High-performance pluggable coherent optics: Introducing 400G Multihaul

Sept. 27, 2021
400G Multihaul provides 400-Gbps coherent capacity in a pluggable form factor. Used in routers and optical transport systems, such devices provide the capacity/reach performance needed for use across a range of metro and regional network applications.

The introduction of fifth-generation coherent optics has brought two exciting developments to the world of optical transport. At one end of the spectrum, power-optimized digital coherent optics (DCOs) such as 400ZR/ZR+ provide pluggability that enables network operators to equip coherent optics directly in 400 Gigabit Ethernet (GbE) router ports. At the other end, performance-optimized coherent optics operating at 90+ Gbaud enable 400-Gbps transport over virtually any distance in long-haul networks, and even higher capacities over metro and regional distances. Sitting at the intersection of these two implementations is 400G Multihaul, which provides 400-Gbps coherent capacity in a pluggable form factor. Used in routers and optical transport systems, such devices provide enhanced functionality and the capacity/reach performance needed for use across a range of metro and regional network applications (Figure 1).

400ZR/ZR+ versus 400G Multihaul CFP2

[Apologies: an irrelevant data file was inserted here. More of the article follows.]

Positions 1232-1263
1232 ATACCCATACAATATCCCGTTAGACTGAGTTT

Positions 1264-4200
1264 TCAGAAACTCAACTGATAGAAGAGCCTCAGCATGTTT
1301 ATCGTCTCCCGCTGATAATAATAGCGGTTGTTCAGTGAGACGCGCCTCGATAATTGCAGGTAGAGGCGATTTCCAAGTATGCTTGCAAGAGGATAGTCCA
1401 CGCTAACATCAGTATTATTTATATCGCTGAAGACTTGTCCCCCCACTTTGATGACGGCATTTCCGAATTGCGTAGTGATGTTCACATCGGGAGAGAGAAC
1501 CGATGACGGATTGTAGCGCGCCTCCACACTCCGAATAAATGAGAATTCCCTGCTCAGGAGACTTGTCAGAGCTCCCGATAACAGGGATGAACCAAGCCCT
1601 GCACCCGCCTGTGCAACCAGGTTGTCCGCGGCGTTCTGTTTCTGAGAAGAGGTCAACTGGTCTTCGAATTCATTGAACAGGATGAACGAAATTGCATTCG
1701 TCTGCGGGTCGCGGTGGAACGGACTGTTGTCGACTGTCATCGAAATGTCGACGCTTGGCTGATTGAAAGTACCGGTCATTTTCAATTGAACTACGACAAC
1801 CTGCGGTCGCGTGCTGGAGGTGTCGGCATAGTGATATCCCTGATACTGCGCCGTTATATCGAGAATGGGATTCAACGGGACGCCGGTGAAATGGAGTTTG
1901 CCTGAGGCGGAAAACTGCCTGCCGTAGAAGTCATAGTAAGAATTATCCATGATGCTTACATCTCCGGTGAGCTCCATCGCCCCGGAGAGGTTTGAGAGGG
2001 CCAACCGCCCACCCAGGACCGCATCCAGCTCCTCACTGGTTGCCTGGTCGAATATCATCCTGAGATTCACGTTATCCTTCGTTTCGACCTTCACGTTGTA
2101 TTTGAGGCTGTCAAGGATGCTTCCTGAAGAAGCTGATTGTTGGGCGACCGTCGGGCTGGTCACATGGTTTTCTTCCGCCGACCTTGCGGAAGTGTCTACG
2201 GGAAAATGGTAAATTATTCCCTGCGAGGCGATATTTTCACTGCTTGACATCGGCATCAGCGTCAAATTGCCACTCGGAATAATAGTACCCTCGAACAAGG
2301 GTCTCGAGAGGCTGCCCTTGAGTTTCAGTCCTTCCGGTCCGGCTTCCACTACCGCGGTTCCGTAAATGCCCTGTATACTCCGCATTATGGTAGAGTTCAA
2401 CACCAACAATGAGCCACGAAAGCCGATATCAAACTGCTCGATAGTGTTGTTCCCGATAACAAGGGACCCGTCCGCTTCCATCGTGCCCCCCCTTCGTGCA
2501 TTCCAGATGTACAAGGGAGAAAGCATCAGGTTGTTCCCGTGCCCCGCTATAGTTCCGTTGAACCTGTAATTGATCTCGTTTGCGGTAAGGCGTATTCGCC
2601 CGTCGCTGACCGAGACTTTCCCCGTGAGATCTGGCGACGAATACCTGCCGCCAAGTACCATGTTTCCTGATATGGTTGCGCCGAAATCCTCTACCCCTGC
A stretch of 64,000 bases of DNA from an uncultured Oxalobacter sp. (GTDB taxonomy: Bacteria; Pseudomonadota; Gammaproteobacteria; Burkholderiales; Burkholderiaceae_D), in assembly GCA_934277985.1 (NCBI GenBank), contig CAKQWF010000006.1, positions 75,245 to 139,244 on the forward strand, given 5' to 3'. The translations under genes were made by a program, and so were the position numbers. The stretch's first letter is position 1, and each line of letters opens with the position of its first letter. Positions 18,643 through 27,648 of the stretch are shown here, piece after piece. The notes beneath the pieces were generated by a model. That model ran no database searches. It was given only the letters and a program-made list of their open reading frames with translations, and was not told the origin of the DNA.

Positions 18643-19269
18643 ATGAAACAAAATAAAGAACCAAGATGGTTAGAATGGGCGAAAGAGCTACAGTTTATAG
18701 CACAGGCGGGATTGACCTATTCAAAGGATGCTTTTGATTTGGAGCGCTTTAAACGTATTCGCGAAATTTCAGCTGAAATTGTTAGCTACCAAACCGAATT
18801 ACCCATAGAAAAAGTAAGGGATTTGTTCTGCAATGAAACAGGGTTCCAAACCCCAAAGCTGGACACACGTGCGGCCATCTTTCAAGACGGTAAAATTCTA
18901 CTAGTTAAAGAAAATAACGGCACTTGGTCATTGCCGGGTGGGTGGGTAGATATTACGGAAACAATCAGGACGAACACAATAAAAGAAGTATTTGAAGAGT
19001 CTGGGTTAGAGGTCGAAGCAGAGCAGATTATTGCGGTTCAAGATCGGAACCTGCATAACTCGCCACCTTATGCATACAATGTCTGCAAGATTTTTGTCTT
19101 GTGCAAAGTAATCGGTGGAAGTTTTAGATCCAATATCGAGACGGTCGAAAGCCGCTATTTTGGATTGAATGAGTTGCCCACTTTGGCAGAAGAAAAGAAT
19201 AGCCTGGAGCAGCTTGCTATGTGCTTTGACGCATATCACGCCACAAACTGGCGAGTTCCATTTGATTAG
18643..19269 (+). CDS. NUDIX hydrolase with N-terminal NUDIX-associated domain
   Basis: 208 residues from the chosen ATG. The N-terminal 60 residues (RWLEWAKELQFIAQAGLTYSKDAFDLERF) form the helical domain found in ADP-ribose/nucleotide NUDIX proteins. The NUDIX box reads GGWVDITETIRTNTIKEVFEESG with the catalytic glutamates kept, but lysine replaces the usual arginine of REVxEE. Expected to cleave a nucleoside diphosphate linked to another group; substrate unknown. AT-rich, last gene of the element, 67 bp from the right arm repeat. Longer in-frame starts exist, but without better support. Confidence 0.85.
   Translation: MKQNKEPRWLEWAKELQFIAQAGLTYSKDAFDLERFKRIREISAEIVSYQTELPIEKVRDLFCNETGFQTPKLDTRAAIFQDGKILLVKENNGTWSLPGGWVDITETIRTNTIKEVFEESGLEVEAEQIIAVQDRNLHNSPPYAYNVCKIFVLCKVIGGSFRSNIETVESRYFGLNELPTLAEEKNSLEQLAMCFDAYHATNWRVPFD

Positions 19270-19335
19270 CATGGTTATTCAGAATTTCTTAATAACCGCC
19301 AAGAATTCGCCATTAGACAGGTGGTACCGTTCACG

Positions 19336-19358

400G Multihaul DCOs leverage several key attributes to deliver the most cost-effective transport across a broad range of network applications and use cases. First, 400G Multihaul coherent transceivers can be implemented as pluggable DCOs in the CFP2 form factor, which means they can be deployed in 400G-capable router ports and optical transport systems. This use of the CFP2 form factor in turn enables a host of service-oriented and performance-optimizing features that 400ZR/ZR+ DCOs cannot support.

The path to 400G Multihaul DCOs starts with continued advancements in designing coherent digital signal processors (DSPs) that are optimized for low power consumption. The first step to achieving this is to leverage Moore’s Law in the latest generation of 7-nm silicon CMOS node technology to reduce power per bit compared to prior DSP generations and scale the baud rate to 60–64 Gbaud. These cornerstone advances are combined with the use of energy-efficient forward error correction (FEC) algorithms with high net coding gain and high-order modulations such as 16QAM to enable transmission of 400 Gbps per carrier over distances that were previously out of reach for even high-performance coherent optics.